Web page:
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  #1  
Old 04-30-2009
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moving mainsheet boom bail aft

I'm having a dodger made for my PSC31 crealock and my canvas man suggested that I move the boom bail for the mainsheet further aft to allow for a dodger that will go beyond the bridgedeck.(the traveler is located on the bridgedeck) As rigged now the mainsheet bail is directly over the traveler, will this change in the angle of the mainsheet create any problems?
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Old 04-30-2009
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Quote:
Originally Posted by orientalnc2010 View Post
I'm having a dodger made for my PSC31 crealock and my canvas man suggested that I move the boom bail for the mainsheet further aft to allow for a dodger that will go beyond the bridgedeck.(the traveler is located on the bridgedeck) As rigged now the mainsheet bail is directly over the traveler, will this change in the angle of the mainsheet create any problems?

It really depends on how stoutly everything is and how great the loads that it will be subjected to.
Normally, in my experience, small changes, (which is a completely relative term) won't cause a real problem.
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Old 05-01-2009
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Originally Posted by knothead View Post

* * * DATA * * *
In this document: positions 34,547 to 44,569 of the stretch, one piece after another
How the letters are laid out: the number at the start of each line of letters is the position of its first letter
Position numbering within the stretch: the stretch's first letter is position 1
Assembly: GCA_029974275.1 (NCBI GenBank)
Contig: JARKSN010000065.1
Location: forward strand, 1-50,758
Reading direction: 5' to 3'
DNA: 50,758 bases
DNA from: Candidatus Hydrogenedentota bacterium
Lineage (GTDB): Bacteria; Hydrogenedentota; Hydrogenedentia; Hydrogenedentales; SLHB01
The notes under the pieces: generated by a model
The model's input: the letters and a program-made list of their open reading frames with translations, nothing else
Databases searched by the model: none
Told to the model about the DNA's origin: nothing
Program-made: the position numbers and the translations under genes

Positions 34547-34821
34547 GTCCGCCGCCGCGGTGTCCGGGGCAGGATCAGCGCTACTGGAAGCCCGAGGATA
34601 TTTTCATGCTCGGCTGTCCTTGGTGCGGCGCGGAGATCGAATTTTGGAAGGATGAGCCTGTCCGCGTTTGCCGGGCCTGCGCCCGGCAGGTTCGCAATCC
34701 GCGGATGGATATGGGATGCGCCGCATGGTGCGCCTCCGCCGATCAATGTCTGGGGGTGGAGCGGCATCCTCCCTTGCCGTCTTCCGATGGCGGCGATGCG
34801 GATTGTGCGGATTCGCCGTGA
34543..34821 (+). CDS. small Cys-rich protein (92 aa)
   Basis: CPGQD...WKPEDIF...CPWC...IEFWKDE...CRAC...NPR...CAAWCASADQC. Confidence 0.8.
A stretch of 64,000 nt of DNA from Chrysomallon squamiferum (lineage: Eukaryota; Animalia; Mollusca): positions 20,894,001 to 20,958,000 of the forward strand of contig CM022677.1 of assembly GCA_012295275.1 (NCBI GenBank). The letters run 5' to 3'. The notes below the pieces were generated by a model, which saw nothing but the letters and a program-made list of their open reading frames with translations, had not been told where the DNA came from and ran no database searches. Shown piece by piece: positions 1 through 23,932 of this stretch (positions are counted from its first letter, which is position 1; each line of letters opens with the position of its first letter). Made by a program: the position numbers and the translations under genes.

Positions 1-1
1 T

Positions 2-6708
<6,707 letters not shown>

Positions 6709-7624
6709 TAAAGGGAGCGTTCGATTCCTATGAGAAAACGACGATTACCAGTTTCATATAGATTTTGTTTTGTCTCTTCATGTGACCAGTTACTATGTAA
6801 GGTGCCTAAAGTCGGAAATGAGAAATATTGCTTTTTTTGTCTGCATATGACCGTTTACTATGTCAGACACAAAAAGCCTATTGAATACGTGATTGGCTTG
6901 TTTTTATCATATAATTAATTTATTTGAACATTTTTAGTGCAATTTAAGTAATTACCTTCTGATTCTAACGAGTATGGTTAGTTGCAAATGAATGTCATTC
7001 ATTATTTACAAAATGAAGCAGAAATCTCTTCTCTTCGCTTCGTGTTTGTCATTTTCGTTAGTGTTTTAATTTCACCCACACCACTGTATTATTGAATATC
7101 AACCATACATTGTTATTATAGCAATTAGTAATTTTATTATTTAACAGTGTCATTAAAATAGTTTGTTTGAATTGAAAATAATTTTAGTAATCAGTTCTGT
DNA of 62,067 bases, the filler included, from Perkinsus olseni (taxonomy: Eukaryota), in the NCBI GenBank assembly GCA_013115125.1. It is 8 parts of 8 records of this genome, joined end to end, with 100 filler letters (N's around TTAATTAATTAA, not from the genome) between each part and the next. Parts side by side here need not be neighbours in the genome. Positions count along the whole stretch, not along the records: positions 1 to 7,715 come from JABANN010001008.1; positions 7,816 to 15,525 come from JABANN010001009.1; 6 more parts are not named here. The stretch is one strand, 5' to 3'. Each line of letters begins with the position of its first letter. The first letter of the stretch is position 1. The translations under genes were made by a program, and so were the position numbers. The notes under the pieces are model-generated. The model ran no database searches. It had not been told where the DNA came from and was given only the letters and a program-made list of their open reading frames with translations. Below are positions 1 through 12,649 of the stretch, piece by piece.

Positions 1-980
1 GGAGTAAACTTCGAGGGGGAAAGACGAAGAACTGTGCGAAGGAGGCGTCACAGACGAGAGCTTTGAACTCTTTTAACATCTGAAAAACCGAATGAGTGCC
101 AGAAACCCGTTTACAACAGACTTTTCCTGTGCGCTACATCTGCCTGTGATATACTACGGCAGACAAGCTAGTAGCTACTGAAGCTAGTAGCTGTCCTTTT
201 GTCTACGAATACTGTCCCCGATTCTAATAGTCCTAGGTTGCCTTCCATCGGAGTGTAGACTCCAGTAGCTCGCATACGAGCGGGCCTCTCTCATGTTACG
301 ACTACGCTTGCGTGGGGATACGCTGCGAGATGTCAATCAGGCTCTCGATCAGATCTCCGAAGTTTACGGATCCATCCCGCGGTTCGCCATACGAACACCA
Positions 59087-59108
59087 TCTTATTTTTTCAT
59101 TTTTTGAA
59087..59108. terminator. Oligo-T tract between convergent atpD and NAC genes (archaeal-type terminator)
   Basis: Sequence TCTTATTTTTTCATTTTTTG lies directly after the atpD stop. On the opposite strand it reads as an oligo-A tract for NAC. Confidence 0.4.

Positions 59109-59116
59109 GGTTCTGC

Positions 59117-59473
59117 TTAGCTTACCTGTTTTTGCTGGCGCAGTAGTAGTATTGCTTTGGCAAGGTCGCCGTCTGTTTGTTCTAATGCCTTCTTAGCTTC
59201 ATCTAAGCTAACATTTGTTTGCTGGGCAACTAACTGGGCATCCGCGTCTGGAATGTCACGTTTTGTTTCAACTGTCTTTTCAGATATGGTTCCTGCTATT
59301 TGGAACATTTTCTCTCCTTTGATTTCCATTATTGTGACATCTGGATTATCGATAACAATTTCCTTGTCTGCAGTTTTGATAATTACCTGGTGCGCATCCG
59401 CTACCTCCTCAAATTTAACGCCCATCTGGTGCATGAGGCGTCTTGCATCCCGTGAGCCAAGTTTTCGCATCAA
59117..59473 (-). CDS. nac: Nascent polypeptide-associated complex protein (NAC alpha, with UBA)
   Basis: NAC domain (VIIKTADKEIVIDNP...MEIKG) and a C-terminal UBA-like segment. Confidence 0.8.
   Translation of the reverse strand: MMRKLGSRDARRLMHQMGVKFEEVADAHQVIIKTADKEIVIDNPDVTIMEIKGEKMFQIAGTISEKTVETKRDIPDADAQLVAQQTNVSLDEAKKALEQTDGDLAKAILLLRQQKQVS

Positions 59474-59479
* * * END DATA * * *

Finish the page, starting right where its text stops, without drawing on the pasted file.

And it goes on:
It really depends on how stoutly everything is and how great the loads that it will be subjected to.
Normally, in my experience, small changes, (which is a completely relative term) won't cause a real problem.
Hi Knothead,
One thought I had since posting the question is that by moving the bail back the mainsheet will now put a great deal of force forward directly to the gooseneck. Since sailing to weather is unavoidable there could be a great deal of force forward on the gooseneck when the wind pipes up.
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Old 05-01-2009
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I'll let other more experienced sailors answer the question about forces that could be incurred if you move the bail back (although many seem to prefer end of boom sheeting instead of mid-boom to help protect the boom in case of a knock-down, so maybe further back is actually better in that sense). Personally though, I wouldn't let a canvas maker solve his/her problems by asking me to modify my boat - making life easy for him/her then creates potentially more serious unknowns for me.